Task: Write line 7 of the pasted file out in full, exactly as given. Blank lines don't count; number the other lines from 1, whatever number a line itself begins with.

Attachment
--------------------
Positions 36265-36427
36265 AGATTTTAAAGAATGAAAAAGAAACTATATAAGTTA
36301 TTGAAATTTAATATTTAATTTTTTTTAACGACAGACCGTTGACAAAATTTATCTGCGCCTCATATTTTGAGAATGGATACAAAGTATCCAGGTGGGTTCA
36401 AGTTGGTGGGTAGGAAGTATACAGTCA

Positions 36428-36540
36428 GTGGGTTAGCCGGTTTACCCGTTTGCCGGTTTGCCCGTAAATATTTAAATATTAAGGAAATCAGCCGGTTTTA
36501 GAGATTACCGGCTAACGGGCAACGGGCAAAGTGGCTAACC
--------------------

36501 GAGATTACCGGCTAACGGGCAACGGGCAAAGTGGCTAACC